The Immune Risk Profile and Associated Parameters in Late Life: Lessons from the OCTO and NONA Longitudinal Studies

  • Anders Wikby
  • Jan Strindhall
  • Boo Johansson


The OCTO Immune Longitudinal Study is a population-based study of ageing in a sample of 102 Swedish octogenarians with the aim to explore age changes of the immune system using a sample selected for good health. Data collection was performed in 1989, 1990, 1991 and 1997. An Immune Risk Profile (IRP) associated with increased mortality was characterized by high CD8+, low CD4+ T-cell counts and a poor T-cell proliferative response, inversion of the CD4/CD8 ratio and evidence of persistent cytomegalovirus infection was identified. The subsequent NONA Immune Longitudinal Study of 138 Swedish nonagenarians was performed in 1999, 2001, 2003, and 2005, not excluding individuals due to compromised health. The overall aim was to examine predictive factors for longevity and to further investigate in greater depth the immune risk profile identified in the OCTO Immune Study in the context of functional and disability parameters also examined in the NONA. The immune panel included the analysis of T-cell subsets, inflammatory markers, virus serology, cytokines, TCR clonotype mapping, and functional and phenotypic analysis of virus specific CD8+ cells by HLA/peptide multimers, in collaborations between participants of the EU funded T-CIA project.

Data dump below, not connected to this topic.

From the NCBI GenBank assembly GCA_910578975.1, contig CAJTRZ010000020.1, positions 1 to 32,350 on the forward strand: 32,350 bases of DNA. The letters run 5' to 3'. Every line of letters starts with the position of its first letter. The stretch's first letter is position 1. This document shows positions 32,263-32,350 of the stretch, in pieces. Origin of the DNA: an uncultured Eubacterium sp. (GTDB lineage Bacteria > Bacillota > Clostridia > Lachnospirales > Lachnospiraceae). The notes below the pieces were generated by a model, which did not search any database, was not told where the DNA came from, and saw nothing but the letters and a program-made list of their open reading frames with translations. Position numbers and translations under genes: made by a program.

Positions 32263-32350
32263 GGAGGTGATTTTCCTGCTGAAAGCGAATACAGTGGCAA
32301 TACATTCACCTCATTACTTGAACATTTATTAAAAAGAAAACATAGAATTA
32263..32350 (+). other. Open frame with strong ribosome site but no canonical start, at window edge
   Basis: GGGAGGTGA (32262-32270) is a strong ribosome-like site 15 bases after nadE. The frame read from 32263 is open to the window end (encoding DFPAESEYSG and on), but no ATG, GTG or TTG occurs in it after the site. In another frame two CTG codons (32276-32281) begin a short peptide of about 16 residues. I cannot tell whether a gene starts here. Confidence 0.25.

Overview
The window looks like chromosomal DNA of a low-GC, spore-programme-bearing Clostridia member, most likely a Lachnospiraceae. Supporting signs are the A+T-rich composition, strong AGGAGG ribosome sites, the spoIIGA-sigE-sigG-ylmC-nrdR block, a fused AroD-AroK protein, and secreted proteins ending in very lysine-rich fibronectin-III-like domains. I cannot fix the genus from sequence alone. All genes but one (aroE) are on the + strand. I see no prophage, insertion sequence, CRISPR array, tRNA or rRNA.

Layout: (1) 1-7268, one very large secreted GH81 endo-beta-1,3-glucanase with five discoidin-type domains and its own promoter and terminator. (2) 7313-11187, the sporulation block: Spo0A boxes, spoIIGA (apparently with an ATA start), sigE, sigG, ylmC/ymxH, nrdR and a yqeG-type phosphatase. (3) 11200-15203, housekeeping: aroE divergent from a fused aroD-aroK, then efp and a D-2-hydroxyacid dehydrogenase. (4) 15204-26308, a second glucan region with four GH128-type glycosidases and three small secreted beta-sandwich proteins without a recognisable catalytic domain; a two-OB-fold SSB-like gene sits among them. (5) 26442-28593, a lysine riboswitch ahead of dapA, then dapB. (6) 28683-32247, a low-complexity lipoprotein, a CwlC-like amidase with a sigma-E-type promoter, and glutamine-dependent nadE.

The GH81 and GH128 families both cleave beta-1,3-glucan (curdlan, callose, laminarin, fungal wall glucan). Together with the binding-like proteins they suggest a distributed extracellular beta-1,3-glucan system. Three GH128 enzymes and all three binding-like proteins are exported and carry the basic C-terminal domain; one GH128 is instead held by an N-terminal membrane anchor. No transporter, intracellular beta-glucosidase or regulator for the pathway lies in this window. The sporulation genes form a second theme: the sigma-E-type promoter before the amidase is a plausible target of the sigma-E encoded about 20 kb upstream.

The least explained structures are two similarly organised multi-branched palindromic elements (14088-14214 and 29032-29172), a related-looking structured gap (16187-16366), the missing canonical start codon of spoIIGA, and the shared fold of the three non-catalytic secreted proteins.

The present chapter report findings from the longitudinal studies of Swedish octo-nonagenarians with focus on IRP and its associations with persistent virus infection, CD8+ T-cell differentiation, cytokines, cognitive functioning, inflammatory activity, virus specific CD8+ cells, CD8+ T-cell clonal expansions and longevity. It also reports on low grade inflammation processes of importance in predicting longevity in the very late life.

Immune risk profiles Immunosenescence Longitudinal studies T-cells 


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Copyright information

© Springer Science+Business Media B.V. 2009

Authors and Affiliations

  • Anders Wikby
    • 1
  • Jan Strindhall
    • 1
  • Boo Johansson
    • 2
    • 3
  1. 1.Department of Natural Science and Biomedicine School of Health SciencesJönköping UniversityJönköpingSweden
  2. 2.Institute of Gerontology, School of Health SciencesJönköping UniversityJönköpingSweden
  3. 3.Department of PsychologyGöteborg UniversityGöteborgSweden

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